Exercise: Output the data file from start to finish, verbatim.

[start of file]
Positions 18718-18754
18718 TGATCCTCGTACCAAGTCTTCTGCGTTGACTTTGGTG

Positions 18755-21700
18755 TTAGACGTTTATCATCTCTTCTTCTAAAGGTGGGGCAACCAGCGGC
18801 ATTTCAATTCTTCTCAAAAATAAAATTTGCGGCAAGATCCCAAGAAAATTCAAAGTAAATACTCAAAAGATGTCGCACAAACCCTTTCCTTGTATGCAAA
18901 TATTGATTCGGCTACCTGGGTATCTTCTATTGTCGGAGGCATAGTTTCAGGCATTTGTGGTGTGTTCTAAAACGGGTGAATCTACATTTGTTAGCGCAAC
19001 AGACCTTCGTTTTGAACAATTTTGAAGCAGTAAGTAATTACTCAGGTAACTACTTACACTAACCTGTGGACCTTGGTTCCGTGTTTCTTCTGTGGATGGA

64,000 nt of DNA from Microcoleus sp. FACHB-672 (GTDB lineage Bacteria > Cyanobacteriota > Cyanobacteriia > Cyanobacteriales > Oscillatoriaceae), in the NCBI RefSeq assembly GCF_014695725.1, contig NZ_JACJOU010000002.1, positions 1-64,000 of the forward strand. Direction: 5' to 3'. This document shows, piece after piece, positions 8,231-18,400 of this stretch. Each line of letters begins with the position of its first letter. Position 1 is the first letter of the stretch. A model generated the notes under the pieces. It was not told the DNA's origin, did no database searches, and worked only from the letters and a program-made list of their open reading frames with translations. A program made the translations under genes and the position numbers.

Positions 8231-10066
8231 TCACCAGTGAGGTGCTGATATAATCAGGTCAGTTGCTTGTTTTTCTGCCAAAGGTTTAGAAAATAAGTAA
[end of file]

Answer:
Positions 18718-18754
18718 TGATCCTCGTACCAAGTCTTCTGCGTTGACTTTGGTG

Positions 18755-21700
18755 TTAGACGTTTATCATCTCTTCTTCTAAAGGTGGGGCAACCAGCGGC
18801 ATTTCAATTCTTCTCAAAAATAAAATTTGCGGCAAGATCCCAAGAAAATTCAAAGTAAATACTCAAAAGATGTCGCACAAACCCTTTCCTTGTATGCAAA
18901 TATTGATTCGGCTACCTGGGTATCTTCTATTGTCGGAGGCATAGTTTCAGGCATTTGTGGTGTGTTCTAAAACGGGTGAATCTACATTTGTTAGCGCAAC
19001 AGACCTTCGTTTTGAACAATTTTGAAGCAGTAAGTAATTACTCAGGTAACTACTTACACTAACCTGTGGACCTTGGTTCCGTGTTTCTTCTGTGGATGGA

64,000 nt of DNA from Microcoleus sp. FACHB-672 (GTDB lineage Bacteria > Cyanobacteriota > Cyanobacteriia > Cyanobacteriales > Oscillatoriaceae), in the NCBI RefSeq assembly GCF_014695725.1, contig NZ_JACJOU010000002.1, positions 1-64,000 of the forward strand. Direction: 5' to 3'. This document shows, piece after piece, positions 8,231-18,400 of this stretch. Each line of letters begins with the position of its first letter. Position 1 is the first letter of the stretch. A model generated the notes under the pieces. It was not told the DNA's origin, did no database searches, and worked only from the letters and a program-made list of their open reading frames with translations. A program made the translations under genes and the position numbers.

Positions 8231-10066
8231 TCACCAGTGAGGTGCTGATATAATCAGGTCAGTTGCTTGTTTTTCTGCCAAAGGTTTAGAAAATAAGTAA